What’s a great way to beat the February doldrums? I beat them with visions of an edible container garden growing right outside the kitchen door.
That unused corner of the back deck gets plenty of sunshine in the summer. How about grouping a few pots there? Better yet, what about planting some vegetables, fruits or herbs in those pots? The farm-to-table concept could happen in the space of about 30 feet.
Many varieties of edibles are available now that are bred specifically to grow in containers. All that is needed is a container of the appropriate size to accommodate what will be planted, a good potting soil specifically geared toward growing food and enough hours of sun.
While at this year’s Northwest Flower & Garden Festival in Seattle, I took note of the newest container vegetables and fruits, as well as old favorites. Here are some that sound like fun to grow.
New this year is “Tasmanian Chocolate,” an organic heirloom container tomato with an intriguing name. The fruit is a mahogany or light chocolate color with a flavor that is light and sweet. This tomato grows to a height of 3 to 3½ feet tall, a good size for a container or small raised garden bed.
If you are a fan of cherry tomatoes, “Little Bites” could be a good one to try this season. This compact grower has cascading branches laden with bite-sized morsels. Plant several small containers of this cherry tomato and, when the plant is full of juicy, ripe fruit, surprise your friends with gifts from the harvest.
Get your greens in a small space with any or all of the following container greens. The compact growing container kale “Green Curls” features ruffled deep blue-green leaves that offer multiple harvests. The nutty flavor and tender texture of the leaves are a tasty addition to a fresh salad or a stir fry.
If only these had been available when my mother’s admonitions to “Eat your kale” were so strongly resisted. Next to kale, one of the other least favored vegetables for us kids was spinach (unless my crafty mother cooked it with bacon).
Perhaps if the container spinach “Little Hero” was growing on the back porch, we might have had more open minds. The crunchy sweet leaves of “Little Hero” spinach are easy to harvest at baby size and are packed with flavor. This is a fast-growing plant that also has ornamental appeal.
Add a mix of tasty greens to a salad or saute them. The tops of “Ruby Queen” and “Bull’s Blood” beets go great with “Silverado” and “Eldorado” chard and can be grown in containers. After sowing, let the greens grow several inches tall, then snip with scissors for easy harvest.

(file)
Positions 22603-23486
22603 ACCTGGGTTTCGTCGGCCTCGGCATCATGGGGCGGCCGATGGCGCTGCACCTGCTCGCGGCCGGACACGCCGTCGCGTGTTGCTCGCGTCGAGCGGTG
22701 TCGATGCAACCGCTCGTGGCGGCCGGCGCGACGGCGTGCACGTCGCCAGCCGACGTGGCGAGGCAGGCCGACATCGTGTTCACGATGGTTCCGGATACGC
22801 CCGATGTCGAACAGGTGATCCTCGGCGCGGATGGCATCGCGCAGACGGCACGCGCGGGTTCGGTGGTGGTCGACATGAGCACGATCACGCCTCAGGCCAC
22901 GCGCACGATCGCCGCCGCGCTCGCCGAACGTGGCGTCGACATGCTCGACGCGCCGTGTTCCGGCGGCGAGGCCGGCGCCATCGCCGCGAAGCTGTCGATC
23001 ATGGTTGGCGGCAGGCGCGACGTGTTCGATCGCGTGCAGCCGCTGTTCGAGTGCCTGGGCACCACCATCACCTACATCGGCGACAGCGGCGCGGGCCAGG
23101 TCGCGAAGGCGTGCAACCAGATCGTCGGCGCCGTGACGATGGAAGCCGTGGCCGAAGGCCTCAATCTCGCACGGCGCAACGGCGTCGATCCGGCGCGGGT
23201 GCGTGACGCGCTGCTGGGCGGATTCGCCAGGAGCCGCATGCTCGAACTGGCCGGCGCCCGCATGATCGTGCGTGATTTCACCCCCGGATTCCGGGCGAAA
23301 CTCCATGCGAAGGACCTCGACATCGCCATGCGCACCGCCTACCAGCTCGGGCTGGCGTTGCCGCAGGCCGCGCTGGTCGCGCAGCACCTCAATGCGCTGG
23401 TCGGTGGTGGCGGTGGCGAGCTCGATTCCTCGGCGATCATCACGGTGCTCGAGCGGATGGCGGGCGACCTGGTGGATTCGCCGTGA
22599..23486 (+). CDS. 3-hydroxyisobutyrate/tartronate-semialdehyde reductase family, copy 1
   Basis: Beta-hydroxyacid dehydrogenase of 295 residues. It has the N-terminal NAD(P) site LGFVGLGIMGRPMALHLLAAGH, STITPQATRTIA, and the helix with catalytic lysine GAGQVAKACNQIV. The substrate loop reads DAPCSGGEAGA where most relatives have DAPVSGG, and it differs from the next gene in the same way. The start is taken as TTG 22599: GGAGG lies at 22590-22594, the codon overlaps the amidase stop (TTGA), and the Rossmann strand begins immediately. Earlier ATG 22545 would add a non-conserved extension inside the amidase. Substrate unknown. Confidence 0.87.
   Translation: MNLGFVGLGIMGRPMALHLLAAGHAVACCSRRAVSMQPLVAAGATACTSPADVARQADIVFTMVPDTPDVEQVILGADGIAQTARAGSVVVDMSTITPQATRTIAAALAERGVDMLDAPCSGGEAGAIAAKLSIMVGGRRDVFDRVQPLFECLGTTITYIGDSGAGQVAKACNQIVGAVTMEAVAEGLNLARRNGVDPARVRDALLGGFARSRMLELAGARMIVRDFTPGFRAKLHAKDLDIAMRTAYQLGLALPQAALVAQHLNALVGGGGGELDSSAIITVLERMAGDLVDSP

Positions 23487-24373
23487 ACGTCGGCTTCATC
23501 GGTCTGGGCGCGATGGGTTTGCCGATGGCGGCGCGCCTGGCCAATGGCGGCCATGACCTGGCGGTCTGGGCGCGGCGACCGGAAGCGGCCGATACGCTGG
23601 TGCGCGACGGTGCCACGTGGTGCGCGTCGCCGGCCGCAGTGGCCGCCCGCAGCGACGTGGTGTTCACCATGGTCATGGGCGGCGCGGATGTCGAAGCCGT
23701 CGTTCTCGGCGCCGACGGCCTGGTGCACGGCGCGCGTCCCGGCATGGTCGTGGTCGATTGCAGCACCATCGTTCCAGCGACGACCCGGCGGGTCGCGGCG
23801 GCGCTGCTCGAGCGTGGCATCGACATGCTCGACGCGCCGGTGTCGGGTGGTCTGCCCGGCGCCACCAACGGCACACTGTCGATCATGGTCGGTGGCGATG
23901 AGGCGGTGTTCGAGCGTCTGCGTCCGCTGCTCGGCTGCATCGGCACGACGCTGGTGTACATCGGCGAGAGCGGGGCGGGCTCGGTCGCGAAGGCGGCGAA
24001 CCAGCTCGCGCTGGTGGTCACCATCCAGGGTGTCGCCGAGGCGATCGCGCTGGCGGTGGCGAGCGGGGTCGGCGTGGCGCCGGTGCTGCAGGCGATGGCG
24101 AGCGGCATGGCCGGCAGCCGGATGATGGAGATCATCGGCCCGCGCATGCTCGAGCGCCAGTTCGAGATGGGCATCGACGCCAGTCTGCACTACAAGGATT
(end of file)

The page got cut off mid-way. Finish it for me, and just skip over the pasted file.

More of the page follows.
With a busy schedule, a good way for me to include vegetables in my diet is to grab a handful of snap peas on the way out the door. The container snap pea “Little Crunch” is definitely going to find its way into a pot between my front door and car. These chubby, crunchy small pods make for a healthy snack that can be enjoyed right off the vine. Train these peas to grow upright on a short support for easier picking.
Another good choice for eating right off the bush is the green bean “French Mascotte.” This compact and sturdy plant produces heavy yields. With its purple blossoms, it adds color and interest, as well as an abundant crop of slender and crisp green beans.
Beets always make a colorful addition to a summer meal. The “Baby Bull” variety produces perfectly rounded baby beets about 1 to 1½ inches in diameter. These petite-sized beets can be harvested early and steamed or baked. A second sowing of seeds can be planted for a fall crop.
Balance out these delicious vegetables with a few container-grown berry and fruit varieties. “Raspberry Shortcake” is a prolific thornless raspberry that can be grown in a pot. No staking is required for this small plant, which reaches a mere 2 to 3 feet in height. The berries are sweetly flavorful and full-sized.
The blueberry “Top Hat” also does well in a container and provides medium-sized berries. Think of this diminutive plant as “edible bonsai,” as described by Raintree Nursery. Or find a spot for a container with a columnar apple such as “Scarlet Sentinel” or “Tasty Ruby.”
Enjoy a summer full of easy harvest and readily accessible edibles. Perhaps if, like me, you made a resolution to eat more vegetables this year. The convenience of containers of fresh vegetables and fruit growing right outside the kitchen door will help make this an easier resolution to keep.
Pam Roy is an award-winning landscape designer with more than 35 years of experience. Contact her by phone at 425-238-4678 or by email at email@example.com. Visit www.planscapesdesign.com for more information.